“Those who have escaped said they are detained in the same room and people are kept altogether, around 30 or 40. They are tortured with electric currents and heavily beaten, sometimes to death.”

And in an email to the Equality Network said, “We believe that all kinds of international pressure is a good thing. People are being killed and there is still no investigation.”

Amnesty International report that reactions from Chechen officials to this information have varied from denial (for instance, by Alvi Karimov, the Press Secretary of the Head of the Chechen Republic) to dismissing it as joke.

On 3rd April, the press secretary of the Russian Presidential Administration, Dimitry Peskov, announced that the Russian Ministry of Interior were “checking information about the alleged persecution of men of non-traditional orientation”.

These reports are not only deeply disturbing and concerning, but have rightly led to calls from the LGBTI community in Scotland and elsewhere for international condemnation and pressure to be put on the Chechen and Russian authorities.

The Equality Network supports Amnesty International’s calls for people to contact the Russian and Chechen authorities:

• Urging them to carry out prompt, effective and thorough investigations into the reports of abductions and killings of men believed to be gay in Chechnya, and to ensure that anyone found guilty or complicit in such crimes will be brought to justice in accordance with the laws of the Russian Federation;

• Urging them to take all necessary steps to ensure the safety of any individual who may be at risk in Chechnya because of their sexual orientation and to condemn in the strongest terms possible any discriminatory comments made by officials;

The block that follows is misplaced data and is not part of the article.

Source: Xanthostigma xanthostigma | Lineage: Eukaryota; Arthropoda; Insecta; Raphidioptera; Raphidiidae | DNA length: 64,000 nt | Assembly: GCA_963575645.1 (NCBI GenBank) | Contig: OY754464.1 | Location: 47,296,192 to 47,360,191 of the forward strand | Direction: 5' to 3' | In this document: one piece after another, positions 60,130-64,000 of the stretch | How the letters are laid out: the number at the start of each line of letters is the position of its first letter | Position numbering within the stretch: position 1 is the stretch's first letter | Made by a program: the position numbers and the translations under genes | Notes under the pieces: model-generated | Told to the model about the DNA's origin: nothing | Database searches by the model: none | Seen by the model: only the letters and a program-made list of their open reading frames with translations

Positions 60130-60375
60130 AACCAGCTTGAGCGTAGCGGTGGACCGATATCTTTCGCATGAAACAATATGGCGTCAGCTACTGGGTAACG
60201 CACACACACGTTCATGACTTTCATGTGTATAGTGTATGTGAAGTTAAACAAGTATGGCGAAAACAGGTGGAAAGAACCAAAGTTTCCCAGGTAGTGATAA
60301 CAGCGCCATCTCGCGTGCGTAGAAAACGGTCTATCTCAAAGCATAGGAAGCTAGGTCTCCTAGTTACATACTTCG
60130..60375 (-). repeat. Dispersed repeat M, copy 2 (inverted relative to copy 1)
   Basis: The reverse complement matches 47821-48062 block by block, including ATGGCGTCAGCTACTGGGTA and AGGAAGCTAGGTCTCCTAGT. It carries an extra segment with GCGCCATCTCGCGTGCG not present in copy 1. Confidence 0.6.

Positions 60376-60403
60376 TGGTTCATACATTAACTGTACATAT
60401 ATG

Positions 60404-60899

• Reminding the Russian and Chechen authorities that they have an international human rights obligation to prohibit discrimination and to investigate and prosecute hate crimes, the most invidious form of discrimination.

We urge you to sign the petition at: https://www.amnesty.org.uk/…/stop-abducting-and-killing-gay…

We are also calling for the Scottish cities and towns that are twinned with Russian counterparts to make urgent representations to their twins, urging action from the Russian Government. If you live in Glasgow, Perth or Coatbridge please take action now – you can find out how here.

We have written to Fiona Hyslop MSP, Cabinet Secretary for Culture, Tourism and External Affairs to ask that the Scottish Government make urgent representations to the UK Government, asking them to use available diplomatic channels to pressure the Chechen authorities to end their activities against men thought to be gay.

We also asked the Scottish Government to release a statement condemning these actions of the Chechen authorities. This is something that the Russian LGBT Network have asked other governments to do. You can read the letter here.

Should you wish to support the work of the Russian LGBT Network you can donate on their facebook page.

Urgent Action: Chechnya – Contact your councillor

Do you live in Glasgow, Perth or Coatbridge?

Glasgow is twinned with the city of Rostov-on-Don, Perth with Pskov and Coatbridge with Gatchina, all towns and cities in Russia.

Through twinning partnerships towns and cities can share knowledge and participate in cultural changes. With the current ongoing situation in Chechnya these links could prove a way to influence the government in Russia to halt the state-sponsored homophobia in Chechnya. With the situation reported by the Russian LGBT Network so grave all channels of communications we have could play thier part in influencing activities in Chechnya.